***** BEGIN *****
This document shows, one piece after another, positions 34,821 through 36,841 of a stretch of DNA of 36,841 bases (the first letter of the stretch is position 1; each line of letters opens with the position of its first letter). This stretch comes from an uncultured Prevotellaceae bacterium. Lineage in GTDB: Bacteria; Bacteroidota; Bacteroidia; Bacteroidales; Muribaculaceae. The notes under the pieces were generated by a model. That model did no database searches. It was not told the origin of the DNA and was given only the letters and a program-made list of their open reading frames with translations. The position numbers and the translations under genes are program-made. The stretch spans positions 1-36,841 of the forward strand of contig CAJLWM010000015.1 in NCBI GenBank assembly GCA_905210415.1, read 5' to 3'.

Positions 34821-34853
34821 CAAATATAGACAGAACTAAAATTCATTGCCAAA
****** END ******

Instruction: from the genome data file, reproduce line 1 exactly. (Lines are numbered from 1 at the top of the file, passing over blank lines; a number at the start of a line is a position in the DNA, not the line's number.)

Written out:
This document shows, one piece after another, positions 34,821 through 36,841 of a stretch of DNA of 36,841 bases (the first letter of the stretch is position 1; each line of letters opens with the position of its first letter). This stretch comes from an uncultured Prevotellaceae bacterium. Lineage in GTDB: Bacteria; Bacteroidota; Bacteroidia; Bacteroidales; Muribaculaceae. The notes under the pieces were generated by a model. That model did no database searches. It was not told the origin of the DNA and was given only the letters and a program-made list of their open reading frames with translations. The position numbers and the translations under genes are program-made. The stretch spans positions 1-36,841 of the forward strand of contig CAJLWM010000015.1 in NCBI GenBank assembly GCA_905210415.1, read 5' to 3'.